Other than being the single event that would mark my official entry into the military family, wedding planning on a budget was the perfect place to test my hand at hunting down military discounts.
The big-ticket items mean that even small percentages add up to significant savings, and many of the purchases and contracts are negotiable anyway, making asking for a military discount feel easy. Here are some of the discounts I found:
Location, location, location. For me, the first thing to tackle was the venue, because the venue would help us narrow down the date. This was also the easiest—and most substantial—discount I received.
We were going for something a little off the beaten path. We found a barn right on the beach, owned by the municipal recreation department.
Even though it was one of the most affordable places we had found, the coordinator was just dying to find a way to give us a discount. She was thrilled when we mentioned that the groom was military. Easiest $500 I ever saved, and now we were off to a great start!
Say “Cheese!” We went for photography second, because I dabble in wedding photography myself, and this was the most important part of the day for me—except the groom, of course.
While we did have to ask for the discount, the photographer delightfully shaved off 10%–what she explained was customary for the industry.
Turn the music up. My Airman loves to dance, so finding a great DJ was critical. I reached out to a pair that I had heard at a friend’s wedding, but found out that they were a bit out of our budgeted price range.For the first time, getting a discount would be make-or-break in terms of hiring, so I inquired very carefully.
The DJ informed me that they did not usually offer discounts to military, but that because I had booked them after hearing them work a wedding and the groom was military they would give us $100 off. If it hadn’t been for my careful request, we certainly wouldn’t have gotten the deal and maybe wouldn’t have gotten the DJ.
Catering. I don’t want to paint the picture that people were falling over themselves to offer up military discounts. The caterer, for example, did not offer any kind of deal. I will admit that I forgot to ask until after the contract was signed, but in any case I took no offense. Such discounts are never to be thought of as things we are entitled to, but are little nuggets to be thankful for.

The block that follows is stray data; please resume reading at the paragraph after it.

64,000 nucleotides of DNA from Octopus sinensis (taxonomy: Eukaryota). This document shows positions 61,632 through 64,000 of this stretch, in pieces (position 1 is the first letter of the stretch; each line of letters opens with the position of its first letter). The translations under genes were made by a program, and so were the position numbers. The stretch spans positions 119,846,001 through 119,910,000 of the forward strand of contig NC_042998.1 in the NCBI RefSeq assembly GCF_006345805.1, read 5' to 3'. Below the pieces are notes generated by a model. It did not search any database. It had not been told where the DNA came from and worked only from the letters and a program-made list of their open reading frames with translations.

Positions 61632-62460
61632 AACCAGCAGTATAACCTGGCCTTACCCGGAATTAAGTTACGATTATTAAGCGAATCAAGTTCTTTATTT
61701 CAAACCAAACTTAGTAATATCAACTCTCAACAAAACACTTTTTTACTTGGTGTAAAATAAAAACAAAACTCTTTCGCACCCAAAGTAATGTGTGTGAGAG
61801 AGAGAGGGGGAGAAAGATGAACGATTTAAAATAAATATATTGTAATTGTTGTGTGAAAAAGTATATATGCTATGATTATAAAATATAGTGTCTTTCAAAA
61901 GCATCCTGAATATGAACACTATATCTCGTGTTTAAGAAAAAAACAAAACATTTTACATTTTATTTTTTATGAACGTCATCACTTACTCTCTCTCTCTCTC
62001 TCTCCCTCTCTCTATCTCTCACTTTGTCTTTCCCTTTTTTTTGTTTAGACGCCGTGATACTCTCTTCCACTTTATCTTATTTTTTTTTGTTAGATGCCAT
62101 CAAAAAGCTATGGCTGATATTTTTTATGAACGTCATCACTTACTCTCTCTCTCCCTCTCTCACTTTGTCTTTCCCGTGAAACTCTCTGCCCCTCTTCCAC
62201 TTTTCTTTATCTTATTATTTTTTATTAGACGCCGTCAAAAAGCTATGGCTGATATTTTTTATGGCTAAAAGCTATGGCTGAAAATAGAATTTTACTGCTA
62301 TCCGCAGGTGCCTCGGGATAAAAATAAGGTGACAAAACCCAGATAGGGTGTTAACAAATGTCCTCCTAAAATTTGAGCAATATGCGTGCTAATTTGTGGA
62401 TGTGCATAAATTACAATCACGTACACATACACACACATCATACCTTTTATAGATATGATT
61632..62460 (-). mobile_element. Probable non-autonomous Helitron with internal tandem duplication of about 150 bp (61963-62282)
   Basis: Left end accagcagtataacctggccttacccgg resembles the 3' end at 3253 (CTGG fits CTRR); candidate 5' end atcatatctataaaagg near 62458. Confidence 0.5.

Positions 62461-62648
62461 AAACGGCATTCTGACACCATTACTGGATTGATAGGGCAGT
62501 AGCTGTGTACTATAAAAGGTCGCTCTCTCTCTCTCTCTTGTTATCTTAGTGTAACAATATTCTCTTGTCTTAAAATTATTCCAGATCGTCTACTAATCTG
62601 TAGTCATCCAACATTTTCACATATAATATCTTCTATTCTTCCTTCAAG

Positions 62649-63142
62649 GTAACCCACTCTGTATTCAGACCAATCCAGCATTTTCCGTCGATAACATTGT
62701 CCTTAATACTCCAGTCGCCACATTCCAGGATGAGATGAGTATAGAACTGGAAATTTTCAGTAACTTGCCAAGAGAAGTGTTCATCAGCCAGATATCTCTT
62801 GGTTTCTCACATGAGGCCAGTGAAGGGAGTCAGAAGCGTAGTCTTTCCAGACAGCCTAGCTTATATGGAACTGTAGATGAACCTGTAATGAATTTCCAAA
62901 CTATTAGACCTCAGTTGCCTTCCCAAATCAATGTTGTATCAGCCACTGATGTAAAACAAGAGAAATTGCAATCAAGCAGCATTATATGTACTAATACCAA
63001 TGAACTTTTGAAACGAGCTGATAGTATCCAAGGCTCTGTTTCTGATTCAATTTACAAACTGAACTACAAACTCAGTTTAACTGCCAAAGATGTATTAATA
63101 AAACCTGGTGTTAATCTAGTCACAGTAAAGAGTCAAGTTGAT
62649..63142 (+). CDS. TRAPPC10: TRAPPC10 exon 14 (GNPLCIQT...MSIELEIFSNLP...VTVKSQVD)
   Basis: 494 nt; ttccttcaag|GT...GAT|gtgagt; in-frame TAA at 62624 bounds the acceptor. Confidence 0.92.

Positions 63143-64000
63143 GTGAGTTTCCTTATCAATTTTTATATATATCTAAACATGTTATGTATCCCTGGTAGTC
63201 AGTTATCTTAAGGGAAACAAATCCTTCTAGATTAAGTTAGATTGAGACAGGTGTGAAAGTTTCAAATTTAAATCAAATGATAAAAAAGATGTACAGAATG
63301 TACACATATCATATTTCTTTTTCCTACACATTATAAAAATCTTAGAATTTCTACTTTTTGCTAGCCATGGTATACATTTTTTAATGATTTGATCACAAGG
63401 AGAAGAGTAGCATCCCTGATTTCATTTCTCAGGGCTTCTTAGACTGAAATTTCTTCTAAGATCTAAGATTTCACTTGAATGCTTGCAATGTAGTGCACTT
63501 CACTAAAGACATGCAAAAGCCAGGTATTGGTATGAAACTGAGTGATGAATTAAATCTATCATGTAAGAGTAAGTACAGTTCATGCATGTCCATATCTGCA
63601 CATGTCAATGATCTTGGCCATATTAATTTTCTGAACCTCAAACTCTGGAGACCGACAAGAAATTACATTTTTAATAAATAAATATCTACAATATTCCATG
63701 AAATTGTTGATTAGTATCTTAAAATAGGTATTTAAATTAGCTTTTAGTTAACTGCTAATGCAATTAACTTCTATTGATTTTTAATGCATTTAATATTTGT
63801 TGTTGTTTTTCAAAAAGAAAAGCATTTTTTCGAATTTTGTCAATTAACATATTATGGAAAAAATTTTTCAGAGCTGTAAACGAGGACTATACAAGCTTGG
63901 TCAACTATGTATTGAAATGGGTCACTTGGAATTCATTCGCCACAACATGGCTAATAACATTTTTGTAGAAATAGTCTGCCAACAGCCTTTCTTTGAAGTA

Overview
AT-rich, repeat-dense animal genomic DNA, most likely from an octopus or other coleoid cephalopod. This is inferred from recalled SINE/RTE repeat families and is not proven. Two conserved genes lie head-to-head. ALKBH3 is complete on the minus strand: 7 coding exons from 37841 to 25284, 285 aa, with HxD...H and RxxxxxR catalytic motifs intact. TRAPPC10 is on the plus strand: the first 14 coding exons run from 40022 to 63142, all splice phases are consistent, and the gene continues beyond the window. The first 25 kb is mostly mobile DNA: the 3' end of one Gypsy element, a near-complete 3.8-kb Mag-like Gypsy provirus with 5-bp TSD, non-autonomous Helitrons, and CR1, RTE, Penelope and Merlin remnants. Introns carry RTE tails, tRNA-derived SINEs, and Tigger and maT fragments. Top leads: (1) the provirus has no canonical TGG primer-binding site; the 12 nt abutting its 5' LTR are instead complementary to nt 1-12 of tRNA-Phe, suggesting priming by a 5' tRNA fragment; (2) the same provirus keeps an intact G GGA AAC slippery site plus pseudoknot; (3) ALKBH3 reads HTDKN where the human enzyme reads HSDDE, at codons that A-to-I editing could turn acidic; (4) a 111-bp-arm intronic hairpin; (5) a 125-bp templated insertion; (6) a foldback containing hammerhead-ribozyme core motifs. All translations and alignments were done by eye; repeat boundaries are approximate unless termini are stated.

Coffee shop. Our reception took place over brunch, so instead of an open bar, we hired an espresso cart. That trade was a big money saver right there. In this case, I asked about a military discount in my initial inquiry, and it was included in the original quote.
The amount of the resulting savings ended up being a bit murky, but it could have been as high as 50%, based on the amount of time espresso was served.
Stop and smell the lilies. The prices we found at our chosen florist were right on market value, consistent with others in the area. When I inquired about a military discount, she informed me that they did not offer special discounts, but did decide to make the groom’s boutonniere for free as a personal gesture. Hey, $12 is $12 right? Nothing to sneeze at.
Sweets. Shopping for the cake was by far the most popular part of the planning process. I brought my biggest posse into a tiny French bakery. After tasting four huge sample portions, we moved on to discussing decoration and cost.
When I asked the woman helping us about a discount, she immediately said yes, before hesitating and saying she would have to ask the manager later in the day. No problem. Just checking. As it turned out, we saved another 10%, on the cake and the tasting.
Bachelor pad. By the time we were down to the wire on booking the groom a place to stay, bargaining was old hat. We found an apartment for the groomsmen to share on AirBnB. (An aside, it’s a really neat website to rent apartments or homes from individuals for vacations.)
Since I was in the negotiating mood and it was online—which made it seem like Craigslist to me—I dove right in to my military discount-hunting mode. Apparently that is not the norm on this particular site, but the woman I was renting from gave us $50 off for my persistence. It never hurts to ask.
Thanks to the generosity and respect of our wonderful vendors, we saved nearly 10% overall on our big day. I don’t hold it against those who could not extend an offer to us, but will be forever grateful not only for the financial gift given by those who could, but also for the acknowledgement and respect that they demonstrated for the military family.
The biggest lesson from doing military wedding planning on a budget: always ask, ask, ask. The worst that can happen is someone says no, and then you’re just back where you started. No loss.
Now I am embarking on a mission for 2014 to tally all the money we save as a family through military discounts. A penny saved is a penny earned, right? You can follow my progress, as well as find other money saving tips and finance-related military news, by following me on Twitter @MilWifeSaves.
For more on military discounts, visit the Military.com Discounts Center.
Sarah Porter is a proud new Air Force wife. She is a writer, a Massachusetts wedding photographer, and an avid saver. Follow her quest for the best in military discounts—and keep up with news for the military family—on Twitter @MilWifeSaves.